How to Say Dad in Different Languages: 20 Ways to Say ‘Father’

Dad in Different Languages

Father’s Day is celebrated each year on the first Sunday of June in the US, UK, Canada, India, China, Japan, along with many other countries worldwide.

On this special day, you might be curious to learn new ways to call your Dad in different languages to celebrate your dad this Father’s Day. Or maybe you’re just passionate about the linguistic and cultural diversity that exists around the world.

Either way, we are here to fulfill your curiosity!

Today, we’re going to share with you 20 ways to say dad in different languages from every corner of the world. So, let’s get started!

How to Say Dad in Different Asian Languages

Let’s start off with how to say dad in different languages in Asia.

Chinese 

爸爸 (bàba): The informal and most common way to say dad in the Chinese language. It can also be shortened to 爸 (bà). 

爹爹 (diē die): A more affectionate and casual way to call your dad in Cantonese, similar to “daddy.”

Japanese

お父さん (otousan): Used when calling your own dad or referring to someone else’s dad in the Japanese language.

父さん (tousan), 父ちゃん (touchan): A more friendly and affectionate way to call your own dad. 

パパ (papa): Typically used by little kids.

父 (chichi), 親父 (oyaji): When speaking about your own father with someone else.

Korean

아버지 (abeoji): The most common and respectful way to say dad in the Korean language. This is used when talking about your own father or someone else’s father in a formal setting.

아빠 (appa): A more informal and affectionate version, similar to “daddy” and is used when calling your own father. 

아버님 (abeonim): When referring to someone else’s father in a formal and respectful way.

Vietnamese

Cha: The most common and respectful way to say Dad in the Vietnamese language. 

Ba: More commonly used in Southern Vietnam. 

Thai

พ่อ (phò) 

Indonesian

Ayah, Papa

Filipino

Tatay, Itay, Papa 

Hindi

पापा (Paapa), बाप (Bapa), अब्बा (Abba)

Bengali

বাবা (BaaBaa), আব্বা (Abba), আব্বু  (Abbu)

Tamil

அப்பா (Appa)

Urdu

پاپا (Papa), ڈیڈی (Daddy) 

Dad in Different Languages

How to Say Dad in Different European Languages

Here’s how you can call your dad in different languages across Europe.

French

Père: Formal and neutral way of saying dad in the French language.

Papa: Similar to daddy.

Italian

Papà: Means daddy and is used more in Northern Italy.

Babbo: Mainly used in the Tuscany region in Italy.

Spanish 

Papá: The most standard and neutral way to say “dad” in Spanish.

Pá: A shortened, more informal version of “papá.”

Papi: A more affectionate version used by young kids.

German

Papa: Most formal and neutral way to say dad in German, used when referring to your own father or someone else’s.

Vater: More friendly version, used in informal settings.

Vati: Most affectionate term, similar to daddy.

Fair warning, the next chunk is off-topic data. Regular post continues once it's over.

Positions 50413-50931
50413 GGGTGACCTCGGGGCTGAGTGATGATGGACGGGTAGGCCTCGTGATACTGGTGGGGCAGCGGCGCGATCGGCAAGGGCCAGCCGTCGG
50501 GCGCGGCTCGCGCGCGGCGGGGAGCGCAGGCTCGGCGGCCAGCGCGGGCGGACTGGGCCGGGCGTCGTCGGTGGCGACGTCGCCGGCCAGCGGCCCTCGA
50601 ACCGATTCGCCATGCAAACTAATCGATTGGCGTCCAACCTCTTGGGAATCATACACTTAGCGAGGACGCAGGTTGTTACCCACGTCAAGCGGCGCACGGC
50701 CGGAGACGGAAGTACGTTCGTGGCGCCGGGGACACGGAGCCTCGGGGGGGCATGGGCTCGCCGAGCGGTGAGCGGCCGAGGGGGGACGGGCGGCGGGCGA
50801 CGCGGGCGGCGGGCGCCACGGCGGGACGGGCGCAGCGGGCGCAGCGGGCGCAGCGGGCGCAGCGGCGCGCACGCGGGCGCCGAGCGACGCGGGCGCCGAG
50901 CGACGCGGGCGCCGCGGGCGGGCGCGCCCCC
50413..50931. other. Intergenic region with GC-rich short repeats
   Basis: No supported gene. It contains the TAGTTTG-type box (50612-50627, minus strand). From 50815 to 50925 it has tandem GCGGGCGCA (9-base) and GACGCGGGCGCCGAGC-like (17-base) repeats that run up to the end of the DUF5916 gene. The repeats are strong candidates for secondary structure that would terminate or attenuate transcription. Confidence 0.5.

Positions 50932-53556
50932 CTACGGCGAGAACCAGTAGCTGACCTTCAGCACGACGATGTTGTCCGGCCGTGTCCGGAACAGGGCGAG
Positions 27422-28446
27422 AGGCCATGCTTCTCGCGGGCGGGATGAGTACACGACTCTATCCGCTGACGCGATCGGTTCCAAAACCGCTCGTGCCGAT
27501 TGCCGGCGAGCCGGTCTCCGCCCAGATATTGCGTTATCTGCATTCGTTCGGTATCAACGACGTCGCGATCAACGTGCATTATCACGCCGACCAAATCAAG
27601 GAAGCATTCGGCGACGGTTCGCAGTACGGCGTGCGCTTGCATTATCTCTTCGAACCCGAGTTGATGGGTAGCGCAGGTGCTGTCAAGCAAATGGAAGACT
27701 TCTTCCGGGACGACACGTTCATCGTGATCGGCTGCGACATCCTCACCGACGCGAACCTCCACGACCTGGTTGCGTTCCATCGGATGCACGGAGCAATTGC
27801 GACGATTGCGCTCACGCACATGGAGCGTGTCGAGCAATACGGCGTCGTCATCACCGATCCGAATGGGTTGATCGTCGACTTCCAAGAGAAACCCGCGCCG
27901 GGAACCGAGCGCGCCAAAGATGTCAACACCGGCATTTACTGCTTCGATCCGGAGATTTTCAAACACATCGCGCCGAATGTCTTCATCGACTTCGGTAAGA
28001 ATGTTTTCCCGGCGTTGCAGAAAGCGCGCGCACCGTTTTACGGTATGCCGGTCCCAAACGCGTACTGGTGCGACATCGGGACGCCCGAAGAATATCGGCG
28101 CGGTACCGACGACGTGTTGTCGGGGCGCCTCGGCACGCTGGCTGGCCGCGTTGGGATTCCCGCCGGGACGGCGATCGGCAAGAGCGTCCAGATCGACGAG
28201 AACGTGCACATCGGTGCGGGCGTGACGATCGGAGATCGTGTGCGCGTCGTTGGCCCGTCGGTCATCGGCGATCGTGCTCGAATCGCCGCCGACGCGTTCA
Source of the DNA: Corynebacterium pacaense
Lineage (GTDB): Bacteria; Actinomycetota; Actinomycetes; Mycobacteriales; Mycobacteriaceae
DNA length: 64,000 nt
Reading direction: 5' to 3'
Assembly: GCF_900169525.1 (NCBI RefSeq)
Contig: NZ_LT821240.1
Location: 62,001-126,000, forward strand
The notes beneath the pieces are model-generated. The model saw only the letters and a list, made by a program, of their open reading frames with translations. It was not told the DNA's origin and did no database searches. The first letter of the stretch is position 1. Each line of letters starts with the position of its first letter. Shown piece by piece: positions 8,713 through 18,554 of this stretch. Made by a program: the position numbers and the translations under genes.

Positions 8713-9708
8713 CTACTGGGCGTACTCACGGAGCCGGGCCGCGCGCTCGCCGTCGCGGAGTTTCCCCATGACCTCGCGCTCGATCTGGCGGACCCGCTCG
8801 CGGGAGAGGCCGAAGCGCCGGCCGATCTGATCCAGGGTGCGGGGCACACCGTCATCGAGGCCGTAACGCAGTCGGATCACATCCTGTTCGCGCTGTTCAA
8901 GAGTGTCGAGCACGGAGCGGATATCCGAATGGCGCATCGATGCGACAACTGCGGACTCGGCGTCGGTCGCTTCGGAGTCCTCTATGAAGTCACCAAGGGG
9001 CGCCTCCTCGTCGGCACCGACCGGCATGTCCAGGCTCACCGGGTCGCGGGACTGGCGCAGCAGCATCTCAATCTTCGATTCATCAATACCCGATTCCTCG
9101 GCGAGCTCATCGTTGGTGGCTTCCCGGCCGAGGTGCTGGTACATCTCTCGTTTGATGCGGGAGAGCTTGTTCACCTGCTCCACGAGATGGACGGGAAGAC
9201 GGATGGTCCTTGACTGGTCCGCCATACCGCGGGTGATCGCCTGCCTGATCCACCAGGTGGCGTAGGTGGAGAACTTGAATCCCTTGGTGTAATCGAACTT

Russian

Папа (Papa): The most commonly used, neutral way to say dad in the Russian language.

Папочка (Papachka), Папуля (papoolya): Sounds more affectionate, similar to daddy, used in informal settings.

Greek

Baba: Borrowed from Turkish but commonly used in everyday life in Greece.

Polish

Ojciec: Most formal way to say dad in Polish.

Tata: More informal version.

Tatusiu: An affectionate term used by little kids.

Dad in Different Languages

How to Say Dad in Arabic & Other Middle Eastern Languages

Arabic

While the formal word for “father” in Modern Standard Arabic (MSA) is “أب” (ab), it’s rarely used in everyday conversation. Instead, each dialect in the Arabic language has its own variation that is widely used locally.

بابا (baba): The most standard and widely used term for dad across the entire Arabic speaking region.

بيّي (bayyi): More common in the Levantine dialect which is used in Lebanon, Syria, and Jordan.

أبوي (abūy): Literally means “my dad”, also used in the Levantine region.

أبويا (abūya): The literal meaning is “my father” and is commonly used in Egypt.

يَبة (yabah): The most common and respectful term for dad, used in the Gulf region.

بّاه (bah): A shorter, more informal version used in Morocco, Tunisia, and Algeria.

Turkish

babam: The standard term for dad, used in everyday life.

benim babam: Literally means “my dad” and can be used to show affection when calling your own father.

Persian

بابا (Baba): The informal and most common way to say “dad”.

باباجون (Baba joon): Literally translates to “dear dad” and is a term of endearment.

bayantech: Your Gateway to Cross Cultural Communication

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We help organizations and individuals overcome cultural and language barriers throughout their journey in foreign markets through professional translation.

Get in touch today and learn how our solutions can streamline your international communication and drive your business forward!

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